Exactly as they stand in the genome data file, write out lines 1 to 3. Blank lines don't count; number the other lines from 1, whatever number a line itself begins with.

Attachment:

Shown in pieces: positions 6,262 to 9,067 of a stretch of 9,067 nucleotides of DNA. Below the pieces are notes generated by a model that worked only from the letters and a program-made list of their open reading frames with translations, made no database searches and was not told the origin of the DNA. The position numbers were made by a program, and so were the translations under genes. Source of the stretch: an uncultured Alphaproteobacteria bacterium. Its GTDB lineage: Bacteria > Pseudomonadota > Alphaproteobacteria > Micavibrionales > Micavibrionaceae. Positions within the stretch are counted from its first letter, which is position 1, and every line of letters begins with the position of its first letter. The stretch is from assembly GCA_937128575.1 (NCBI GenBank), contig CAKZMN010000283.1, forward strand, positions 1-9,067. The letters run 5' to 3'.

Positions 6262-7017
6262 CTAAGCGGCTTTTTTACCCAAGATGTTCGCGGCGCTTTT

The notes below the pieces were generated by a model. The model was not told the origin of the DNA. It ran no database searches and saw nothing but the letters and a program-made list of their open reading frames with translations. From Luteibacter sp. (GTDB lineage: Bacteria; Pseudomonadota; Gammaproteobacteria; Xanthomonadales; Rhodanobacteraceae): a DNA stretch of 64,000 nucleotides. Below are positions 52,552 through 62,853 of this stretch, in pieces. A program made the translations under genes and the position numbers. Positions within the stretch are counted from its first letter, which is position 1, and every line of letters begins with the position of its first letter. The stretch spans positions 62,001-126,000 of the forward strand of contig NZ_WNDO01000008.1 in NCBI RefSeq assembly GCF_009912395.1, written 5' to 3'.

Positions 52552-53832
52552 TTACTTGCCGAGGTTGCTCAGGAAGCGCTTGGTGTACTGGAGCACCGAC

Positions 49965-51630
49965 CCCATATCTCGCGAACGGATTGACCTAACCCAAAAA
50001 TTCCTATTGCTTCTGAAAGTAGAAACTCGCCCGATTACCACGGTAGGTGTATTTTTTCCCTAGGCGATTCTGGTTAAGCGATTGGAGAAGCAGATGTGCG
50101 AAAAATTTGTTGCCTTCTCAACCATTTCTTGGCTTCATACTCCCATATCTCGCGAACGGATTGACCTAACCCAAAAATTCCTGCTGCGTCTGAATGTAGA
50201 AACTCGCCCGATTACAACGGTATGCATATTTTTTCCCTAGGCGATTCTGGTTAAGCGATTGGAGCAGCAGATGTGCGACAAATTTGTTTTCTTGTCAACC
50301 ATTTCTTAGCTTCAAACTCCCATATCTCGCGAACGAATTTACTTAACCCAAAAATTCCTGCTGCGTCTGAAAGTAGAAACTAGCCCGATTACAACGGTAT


Shown in pieces: positions 6,262 to 9,067 of a stretch of 9,067 nucleotides of DNA. Below the pieces are notes generated by a model that worked only from the letters and a program-made list of their open reading frames with translations, made no database searches and was not told the origin of the DNA. The position numbers were made by a program, and so were the translations under genes. Source of the stretch: an uncultured Alphaproteobacteria bacterium. Its GTDB lineage: Bacteria > Pseudomonadota > Alphaproteobacteria > Micavibrionales > Micavibrionaceae. Positions within the stretch are counted from its first letter, which is position 1, and every line of letters begins with the position of its first letter. The stretch is from assembly GCA_937128575.1 (NCBI GenBank), contig CAKZMN010000283.1, forward strand, positions 1-9,067. The letters run 5' to 3'.

Positions 6262-7017
6262 CTAAGCGGCTTTTTTACCCAAGATGTTCGCGGCGCTTTT